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With the steady stream of settlers into Indian controlled land, Eastern newspapers published sensationalized stories of savage native tribes committing massive massacres of hundreds of white travelers. Although some settlers lost their lives to American Indian attacks, this was in no way the norm; in fact, Native American tribes repeatedly helped settlers cross the Plains. Not only did the American Indians sell wild game and other necessities to travelers, but they served as guides and messengers between wagon trains as well. Despite the genial natures of the American Indians, settlers still anticipated the likelihood of an attack.
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To quiet these fears, in 1851 the U.S. government presented a conference with several local Indian tribes and established the Treaty of Fort Laramie. Under this treaty, each Native American tribe accepted a bounded territory, allowed the government to construct tracks and forts in this territory and pledged never to assault settlers; in return the federal government agreed to honor the boundaries of each tribe’s territory and make gross annual payments to the Indians. The Native American tribes responded peacefully to the treaty; in fact the Cheyenne, Sioux, Crow, Arapaho, Assinibione, Mandan, Gros Ventre and Arikara tribes, who signed the treaty, even consented to end the hostilities amongst their tribes in order to accept the terms of the treaty.
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This peaceful accord between the U.S. government and the Native American tribes didn’t stand long. After hearing reports of fertile acreage and tremendous mineral wealth in the West, the government soon broke their promises established in the Treat of Fort Laramie by permitting thousands of non-Indians to flood into the region. With so many newcomers heading west, the federal government established a policy of limiting Native Americans to reservations, modest areas of land within a group’s territory “” reserved exclusively for their use, to be able to give more territory for the non-Indian settlers.
In a series of new treaties the U.S. government made Native Americans to give up their land and move to reservations in exchange for protection from attacks by white settlers. In addition, the Indians were allocated a yearly stipend that would include cash in addition to food, animals, household goods and agricultural equipment. These reservations were established in an attempt to pave the way for heightened U.S. growth and involvement in the West, as well as to keep the Native Americans divided from the whites in order to lower the potential for friction.
History of the Plains Indians
These agreements had many complications. Most significantly many of the native peoples did not altogether grasp the document that they were signing or the conditions within it; moreover, the treaties did not respect the cultural practices of the Native Americans. In addition to this, the government departments accountable for administering these policies were plagued with poor management and corruption. In fact many treaty conditions were never accomplished.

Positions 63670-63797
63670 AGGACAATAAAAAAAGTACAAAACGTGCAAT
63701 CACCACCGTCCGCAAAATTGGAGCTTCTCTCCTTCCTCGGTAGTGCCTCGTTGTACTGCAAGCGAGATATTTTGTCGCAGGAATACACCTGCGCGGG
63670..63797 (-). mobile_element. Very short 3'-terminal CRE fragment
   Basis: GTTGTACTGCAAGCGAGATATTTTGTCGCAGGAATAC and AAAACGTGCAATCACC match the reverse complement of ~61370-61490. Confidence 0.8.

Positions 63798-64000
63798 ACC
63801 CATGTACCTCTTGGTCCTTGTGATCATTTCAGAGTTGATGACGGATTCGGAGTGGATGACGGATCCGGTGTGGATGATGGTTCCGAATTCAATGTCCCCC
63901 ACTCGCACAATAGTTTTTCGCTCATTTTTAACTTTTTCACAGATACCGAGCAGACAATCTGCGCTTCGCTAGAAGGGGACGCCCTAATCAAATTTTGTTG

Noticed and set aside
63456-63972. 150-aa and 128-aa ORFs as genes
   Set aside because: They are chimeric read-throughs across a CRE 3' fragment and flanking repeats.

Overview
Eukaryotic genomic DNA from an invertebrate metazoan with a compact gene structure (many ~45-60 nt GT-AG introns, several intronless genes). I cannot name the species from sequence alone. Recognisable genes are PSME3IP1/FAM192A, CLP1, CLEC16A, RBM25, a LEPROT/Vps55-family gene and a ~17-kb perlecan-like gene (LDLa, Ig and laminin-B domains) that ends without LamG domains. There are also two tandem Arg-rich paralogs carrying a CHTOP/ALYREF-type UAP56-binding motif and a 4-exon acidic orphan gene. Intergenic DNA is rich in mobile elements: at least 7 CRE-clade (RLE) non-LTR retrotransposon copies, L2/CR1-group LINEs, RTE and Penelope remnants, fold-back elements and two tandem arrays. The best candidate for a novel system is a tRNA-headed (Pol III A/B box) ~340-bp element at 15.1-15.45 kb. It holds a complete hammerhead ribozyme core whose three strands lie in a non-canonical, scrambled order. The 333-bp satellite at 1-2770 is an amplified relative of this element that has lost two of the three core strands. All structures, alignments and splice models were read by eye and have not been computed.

The U.S. government almost never held up their side of the agreements even when the Native Americans migrated quietly to their reservations. Unethical bureau agents repeatedly sold the supplies that were meant for the Indians on reservations to non-Indians. Additionally, as settlers required more land in the West, the government constantly reduced the size of Indian reservations. By this time, most of the Native American peoples were unhappy with the treaties and angered by the settlers’ constant hunger for territory.
A Look at Native American Symbols
Angered by the government’s dishonorable and unjust policies, some Native American tribes, including bands of Cheyennes, Arapahos, Comanches and Sioux, battled back. As they struggled to preserve their territories and their tribes’ survival, over a thousand skirmishes and battles broke out in the West between 1861 and 1891. In an effort to push Native Americans onto the reservations and to end the violence, the U.S. government reacted to these hostilities with costly military operations. Obviously the U.S. government’s Indian policies were in need of a change.
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Native American policy changed considerably following the Civil War. Reformers felt that the policy of pushing Native Americans into reservations was far too strict even though industrialists, who were concerned with their property and resources, looked at assimilation, the cultural absorption of the American Indians into “white America” to be the sole permanent means of ensuring Native American survival. In 1871 the federal government approved a pivotal law proclaiming that the United States would not deal with Native American tribes as autonomous nations.